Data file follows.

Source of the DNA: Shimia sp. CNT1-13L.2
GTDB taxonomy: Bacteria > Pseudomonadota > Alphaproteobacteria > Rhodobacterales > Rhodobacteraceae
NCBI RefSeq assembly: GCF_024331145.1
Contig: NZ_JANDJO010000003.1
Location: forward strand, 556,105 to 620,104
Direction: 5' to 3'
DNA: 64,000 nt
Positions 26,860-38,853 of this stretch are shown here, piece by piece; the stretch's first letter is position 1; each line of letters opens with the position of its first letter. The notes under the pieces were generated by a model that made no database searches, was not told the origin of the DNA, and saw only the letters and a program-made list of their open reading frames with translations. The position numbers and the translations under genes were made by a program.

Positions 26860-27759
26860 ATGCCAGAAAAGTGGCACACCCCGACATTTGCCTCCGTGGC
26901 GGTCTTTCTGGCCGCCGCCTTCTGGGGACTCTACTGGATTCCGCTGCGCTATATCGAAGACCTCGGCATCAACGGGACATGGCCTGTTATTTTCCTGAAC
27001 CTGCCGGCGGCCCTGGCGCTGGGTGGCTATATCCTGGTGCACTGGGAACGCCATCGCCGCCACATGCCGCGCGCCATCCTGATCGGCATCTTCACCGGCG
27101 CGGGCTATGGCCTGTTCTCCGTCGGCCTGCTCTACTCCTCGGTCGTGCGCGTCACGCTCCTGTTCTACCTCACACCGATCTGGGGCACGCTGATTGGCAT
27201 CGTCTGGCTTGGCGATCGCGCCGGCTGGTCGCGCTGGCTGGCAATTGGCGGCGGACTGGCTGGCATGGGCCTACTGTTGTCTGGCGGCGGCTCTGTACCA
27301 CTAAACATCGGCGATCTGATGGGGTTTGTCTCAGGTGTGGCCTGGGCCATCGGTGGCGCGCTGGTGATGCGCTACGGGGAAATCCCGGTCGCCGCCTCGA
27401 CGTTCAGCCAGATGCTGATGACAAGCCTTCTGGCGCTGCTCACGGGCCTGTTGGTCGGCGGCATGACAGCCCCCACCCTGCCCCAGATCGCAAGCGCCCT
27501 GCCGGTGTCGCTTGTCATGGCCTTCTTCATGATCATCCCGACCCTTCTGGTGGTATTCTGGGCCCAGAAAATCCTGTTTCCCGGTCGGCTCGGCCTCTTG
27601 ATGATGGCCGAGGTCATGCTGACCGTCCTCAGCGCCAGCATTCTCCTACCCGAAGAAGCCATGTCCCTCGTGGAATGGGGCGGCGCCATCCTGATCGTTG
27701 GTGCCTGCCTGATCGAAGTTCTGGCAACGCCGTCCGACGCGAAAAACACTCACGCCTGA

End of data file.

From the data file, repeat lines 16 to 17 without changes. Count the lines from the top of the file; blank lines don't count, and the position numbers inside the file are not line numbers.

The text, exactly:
27401 CGTTCAGCCAGATGCTGATGACAAGCCTTCTGGCGCTGCTCACGGGCCTGTTGGTCGGCGGCATGACAGCCCCCACCCTGCCCCAGATCGCAAGCGCCCT
27501 GCCGGTGTCGCTTGTCATGGCCTTCTTCATGATCATCCCGACCCTTCTGGTGGTATTCTGGGCCCAGAAAATCCTGTTTCCCGGTCGGCTCGGCCTCTTG